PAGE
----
The bleeps of the monitors seemed to blare against the glare of the gleaming ivory floor as my husband and I wheeled our six-month-old son down the hospital hallway. I felt my guilt open up like a gash and I hid my tears from my son.
Earlier that day I had pushed my son in his stroller to our Queensbridge apartment building and then tried to pull the stroller up the stairs. But on the third stair, my son, fast asleep, slid out of the stroller. I managed to brace my hands behind his neck and head but he smashed his leg on the metal project stairs. He screamed upon impact.
As I pushed my son down that hospital hallway, I felt guilty for not having secured my son better in his stroller. I felt guilty for not calling up to my husband to ask him for help. But soon I’d find out that Child Protective Serviceswould find me guilty of something much worse—intentionally breaking my son’s leg.
The doctor, a petite young woman with a neat ponytail, seemed caring and concerned. She examined my son, probed for the cause of the accident, then took him for X-Rays. Some time later, a burly nurse with lifeless gray hairexplained that the Administration for Children’s Services had to be contacted due to the “nature of the injury.”
As we awaited their arrival, my husband insisted that we flee. I refused. We waited in fear. I couldn’t help but hear her my grandmother’s advice in stereo, repeating, “Be careful when you go to the hospital. In New York, they try to take people’s children away.”
While we waited, my son did not receive proper treatment. No cast, no ice, no gauze; nothing. I was scared but I was also indignant. I marched to the nearest nurse’s station and demanded that my son be treated while we awaited our sentencing. They gave my son an ace bandage; then, after further examination, a cast.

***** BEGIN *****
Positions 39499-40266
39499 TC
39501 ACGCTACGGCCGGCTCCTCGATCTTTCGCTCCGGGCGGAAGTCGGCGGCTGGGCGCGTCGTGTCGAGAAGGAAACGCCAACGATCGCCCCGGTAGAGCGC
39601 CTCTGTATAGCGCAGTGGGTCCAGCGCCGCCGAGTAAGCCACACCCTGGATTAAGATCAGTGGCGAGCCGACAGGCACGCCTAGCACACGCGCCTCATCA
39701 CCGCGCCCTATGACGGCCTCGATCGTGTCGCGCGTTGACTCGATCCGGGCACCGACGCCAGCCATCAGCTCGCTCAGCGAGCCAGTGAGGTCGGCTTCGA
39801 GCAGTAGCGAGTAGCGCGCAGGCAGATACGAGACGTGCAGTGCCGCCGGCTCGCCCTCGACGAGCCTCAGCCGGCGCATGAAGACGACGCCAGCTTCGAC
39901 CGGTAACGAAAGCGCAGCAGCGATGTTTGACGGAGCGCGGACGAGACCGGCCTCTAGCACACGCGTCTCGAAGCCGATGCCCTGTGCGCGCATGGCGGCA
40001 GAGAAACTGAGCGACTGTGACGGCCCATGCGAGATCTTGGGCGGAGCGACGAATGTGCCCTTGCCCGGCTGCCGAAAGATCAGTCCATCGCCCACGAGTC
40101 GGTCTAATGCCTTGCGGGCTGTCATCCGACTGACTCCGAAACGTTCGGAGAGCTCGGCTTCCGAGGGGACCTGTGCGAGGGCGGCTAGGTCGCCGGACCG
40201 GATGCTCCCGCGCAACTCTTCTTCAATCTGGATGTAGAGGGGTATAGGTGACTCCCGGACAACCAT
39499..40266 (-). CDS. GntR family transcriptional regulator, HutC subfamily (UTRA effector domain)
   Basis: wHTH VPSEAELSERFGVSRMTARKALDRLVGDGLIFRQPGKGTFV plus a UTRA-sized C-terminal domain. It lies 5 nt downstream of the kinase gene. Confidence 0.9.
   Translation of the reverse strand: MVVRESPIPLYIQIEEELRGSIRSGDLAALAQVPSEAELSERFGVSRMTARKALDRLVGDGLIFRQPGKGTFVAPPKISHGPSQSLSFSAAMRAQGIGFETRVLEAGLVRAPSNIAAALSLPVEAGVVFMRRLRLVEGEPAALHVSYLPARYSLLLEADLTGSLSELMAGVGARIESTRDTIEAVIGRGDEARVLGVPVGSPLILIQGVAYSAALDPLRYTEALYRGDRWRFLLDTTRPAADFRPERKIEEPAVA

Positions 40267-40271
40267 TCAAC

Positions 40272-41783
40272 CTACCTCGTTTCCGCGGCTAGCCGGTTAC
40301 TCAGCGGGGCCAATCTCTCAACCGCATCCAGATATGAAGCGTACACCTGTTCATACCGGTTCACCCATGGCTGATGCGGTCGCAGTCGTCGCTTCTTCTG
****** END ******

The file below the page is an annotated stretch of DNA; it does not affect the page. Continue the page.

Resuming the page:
Four hours ticked by before the social worker swung back the curtain wall. He questioned my husband and me separately. He prodded us about our relationship, whether or not the child’s life was planned, and the circumstances surrounding the injury. Then he announced that he believed I was responsible for hurting my son. My son, the person I used my strength to push out of my womb, would now belong to them.
At that moment, the pain I felt was overwhelming. I threw my body at the social worker’s feet, crying, screaming pleas. The social worker stared at me blankly and instructed me to calm down and call a relative who could take my son immediately.
Then we all piled into a government-issued vehicle. First stop, our apartment to gather my son’s belongings. Second stop, Queens Child Abuse Precinct for more interviews.
After that, we said good-bye (for the first time) to our angel as he was ushered by strangers to his great-grandmother’s Brooklyn co-op. We would have to say good-bye to him many more times over the next 10 months.
Treated Like a Criminal
Finally, 10 months after my son was taken, we went to court. The judge advised ACS to stop the investigation and send my son home. She said that if they continued the investigation and the allegations were unfounded, I could sue the city. As part of our compromise, I had to agree to ACS visits for the next six months.
This plan made me feel that I was still being treated as a criminal, not a victim. But I accepted it. I just wanted my son home.